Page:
Assembly tips: You must clamp the boiling flask to the monkey bars and place 3-4 boiling chips in the boiling flask. Do all of this first. [NOTE]Position the boiling flask high enough so that you can place a lab jack + ceramic heater underneath the flask and still be able to raise/lower the lab jack. Also, position the flask so that the water hoses will be able to reach the condenser. Add your sample to the flask using a short-stem funnel. Then add the remaining glassware. Adjust the height of the thermometer so that the bulb is just below the opening leading to the condenser, but do not let the bulb touch the glass walls of the apparatus. Water hoses should be attached to the condenser with hose clamps (a slow flow of water is all that is necessary). The condenser should be attached to adjoining glassware with plastic joint clamps (do not use these clamps anywhere else). Collect the distillate in a 10 mL graduated cylinder; because you have more than 10 mL of liquid to distill, have another clean container handy so that you can transfer liquid from the cylinder to this container.
When everything has been assembled, check all ground glass joints to see if they fit together properly (if they don’t fit, vapors will leak from the apparatus leading to loss of material and a potential fire hazard if the vapors come into contact with a hot surface). Check that water is flowing; slow flow is good. Are there 3-4 boiling chips in the flask? Is the ceramic heater plugged into the controller and the controller into the wall outlet? (Never plug the heater directly into a wall outlet.)
After you have checked your setup, begin heating the mixture to a gentle boil and adjust the heater setting until the distillate collects at a regular rate of approximately one drop per second. Record the temperature for every ~1 mL of distillate that comes over. The heater setting may have to be gradually increased to keep the distillation rate more or less uniform. When approximately 9 mL of distillate has been collected, briefly lower the heater so that distillation slows and quickly transfer the liquid from the graduated cylinder to the storage container you have prepared, then raise the heater and continue the distillation. When just 1-2 mL of liquid remains in the boiling flask, stop the distillation by lowering and turning off the heater. Always stop a distillation before the boiling flask becomes dry. Save all of your distillate for fractional distillation.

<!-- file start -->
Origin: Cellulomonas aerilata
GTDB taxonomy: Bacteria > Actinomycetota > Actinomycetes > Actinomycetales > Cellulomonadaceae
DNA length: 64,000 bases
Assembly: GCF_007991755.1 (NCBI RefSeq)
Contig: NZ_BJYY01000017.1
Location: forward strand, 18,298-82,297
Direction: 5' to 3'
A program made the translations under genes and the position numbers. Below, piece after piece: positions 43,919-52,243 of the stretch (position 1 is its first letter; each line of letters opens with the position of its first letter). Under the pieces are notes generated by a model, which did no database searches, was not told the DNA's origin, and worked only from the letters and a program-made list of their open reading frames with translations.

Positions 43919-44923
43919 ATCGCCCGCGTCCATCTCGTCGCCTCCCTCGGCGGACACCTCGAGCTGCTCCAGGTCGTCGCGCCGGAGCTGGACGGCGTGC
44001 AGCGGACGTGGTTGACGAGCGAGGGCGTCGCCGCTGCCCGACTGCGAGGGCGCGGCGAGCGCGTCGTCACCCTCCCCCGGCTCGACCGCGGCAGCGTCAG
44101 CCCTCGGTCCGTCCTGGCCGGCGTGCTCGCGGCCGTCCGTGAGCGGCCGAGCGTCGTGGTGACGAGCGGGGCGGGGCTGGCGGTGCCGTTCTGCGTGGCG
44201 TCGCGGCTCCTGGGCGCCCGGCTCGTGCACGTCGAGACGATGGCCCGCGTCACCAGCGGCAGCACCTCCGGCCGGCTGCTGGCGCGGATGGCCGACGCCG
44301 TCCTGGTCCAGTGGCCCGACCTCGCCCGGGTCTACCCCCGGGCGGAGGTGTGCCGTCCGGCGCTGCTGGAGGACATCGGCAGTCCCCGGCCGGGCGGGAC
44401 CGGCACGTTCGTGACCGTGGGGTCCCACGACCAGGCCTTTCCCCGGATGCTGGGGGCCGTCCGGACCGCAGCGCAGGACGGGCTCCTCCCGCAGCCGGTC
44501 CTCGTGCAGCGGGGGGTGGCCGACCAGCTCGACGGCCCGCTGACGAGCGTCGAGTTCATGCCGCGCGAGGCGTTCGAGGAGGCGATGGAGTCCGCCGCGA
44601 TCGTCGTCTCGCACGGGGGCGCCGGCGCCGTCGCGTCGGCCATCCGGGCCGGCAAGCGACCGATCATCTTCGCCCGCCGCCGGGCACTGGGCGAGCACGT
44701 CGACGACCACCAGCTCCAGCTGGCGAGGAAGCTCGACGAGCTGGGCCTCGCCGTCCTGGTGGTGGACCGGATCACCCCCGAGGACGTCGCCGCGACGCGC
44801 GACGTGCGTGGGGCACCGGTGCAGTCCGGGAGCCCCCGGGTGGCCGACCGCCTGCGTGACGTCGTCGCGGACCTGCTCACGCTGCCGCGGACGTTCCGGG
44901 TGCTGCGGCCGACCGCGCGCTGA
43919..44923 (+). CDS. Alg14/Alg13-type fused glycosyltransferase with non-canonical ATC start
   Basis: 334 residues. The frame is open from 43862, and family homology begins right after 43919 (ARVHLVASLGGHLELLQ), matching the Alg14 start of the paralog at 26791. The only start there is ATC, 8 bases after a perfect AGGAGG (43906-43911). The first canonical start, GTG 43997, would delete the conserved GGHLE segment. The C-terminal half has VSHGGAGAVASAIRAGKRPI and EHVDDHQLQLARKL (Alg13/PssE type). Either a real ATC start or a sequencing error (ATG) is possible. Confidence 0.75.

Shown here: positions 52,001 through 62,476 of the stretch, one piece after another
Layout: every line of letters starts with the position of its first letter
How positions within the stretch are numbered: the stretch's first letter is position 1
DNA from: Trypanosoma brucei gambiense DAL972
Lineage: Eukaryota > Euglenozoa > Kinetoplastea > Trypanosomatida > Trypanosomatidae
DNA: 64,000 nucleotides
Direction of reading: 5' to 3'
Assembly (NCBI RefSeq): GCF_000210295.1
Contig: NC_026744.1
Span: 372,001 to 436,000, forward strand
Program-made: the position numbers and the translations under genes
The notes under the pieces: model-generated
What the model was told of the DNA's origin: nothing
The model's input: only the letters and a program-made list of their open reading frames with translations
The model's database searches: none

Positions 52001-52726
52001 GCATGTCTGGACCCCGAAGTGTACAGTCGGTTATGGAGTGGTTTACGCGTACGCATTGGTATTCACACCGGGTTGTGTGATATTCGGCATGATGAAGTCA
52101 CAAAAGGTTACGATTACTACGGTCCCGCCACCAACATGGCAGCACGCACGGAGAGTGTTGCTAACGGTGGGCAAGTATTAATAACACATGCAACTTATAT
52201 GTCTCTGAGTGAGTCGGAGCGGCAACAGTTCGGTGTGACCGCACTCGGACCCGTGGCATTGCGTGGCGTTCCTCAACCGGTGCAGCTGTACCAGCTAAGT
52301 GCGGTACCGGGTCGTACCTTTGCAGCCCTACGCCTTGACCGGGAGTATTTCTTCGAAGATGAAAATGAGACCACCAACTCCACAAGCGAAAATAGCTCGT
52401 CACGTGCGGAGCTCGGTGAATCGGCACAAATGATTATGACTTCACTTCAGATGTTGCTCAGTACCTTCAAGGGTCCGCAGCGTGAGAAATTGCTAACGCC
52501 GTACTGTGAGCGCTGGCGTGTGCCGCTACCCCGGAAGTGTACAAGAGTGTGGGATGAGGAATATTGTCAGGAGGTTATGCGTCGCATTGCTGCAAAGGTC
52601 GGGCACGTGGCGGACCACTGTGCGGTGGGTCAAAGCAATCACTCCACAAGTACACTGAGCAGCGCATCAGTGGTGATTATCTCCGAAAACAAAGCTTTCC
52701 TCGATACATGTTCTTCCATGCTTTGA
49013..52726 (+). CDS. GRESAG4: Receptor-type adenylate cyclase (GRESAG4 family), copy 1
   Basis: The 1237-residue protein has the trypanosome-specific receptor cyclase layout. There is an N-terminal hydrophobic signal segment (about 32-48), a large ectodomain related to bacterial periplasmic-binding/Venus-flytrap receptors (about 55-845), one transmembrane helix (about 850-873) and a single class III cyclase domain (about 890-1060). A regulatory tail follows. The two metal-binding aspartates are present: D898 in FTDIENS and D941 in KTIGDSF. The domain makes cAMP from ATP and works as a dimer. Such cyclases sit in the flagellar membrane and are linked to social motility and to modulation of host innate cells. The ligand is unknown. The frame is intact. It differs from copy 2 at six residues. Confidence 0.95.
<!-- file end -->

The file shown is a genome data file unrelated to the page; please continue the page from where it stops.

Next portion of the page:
Assembly tips: All of the tips for simple distillation apply here with the following additions. First, allow the boiling flask to cool back to room temperature before placing the liquid back in the flask. Put both your sample and your partner’s sample in the same boiling flask along with 2-3 fresh boiling chips in the boiling flask. [NOTE]This apparatus is much taller than the previous one. If necessary, readjust the position of the boiling flask so that there is adequate room for a lab jack + heater underneath your boiling flask and also for the thermometer at the top of the apparatus (you may need to readjust the extension of the screw clamps, i.e., pull them away from the bars, to get the height clearance you need). Fasten one screw clamp tightly to the boiling flask and loosely fasten a second clamp to either the upper part of the fractionating column or the Claisen head. The first clamp bears the weight of the apparatus while the second clamp provides prevents tipping. After you assemble your apparatus, repeat all of the equipment checks from the previous procedure.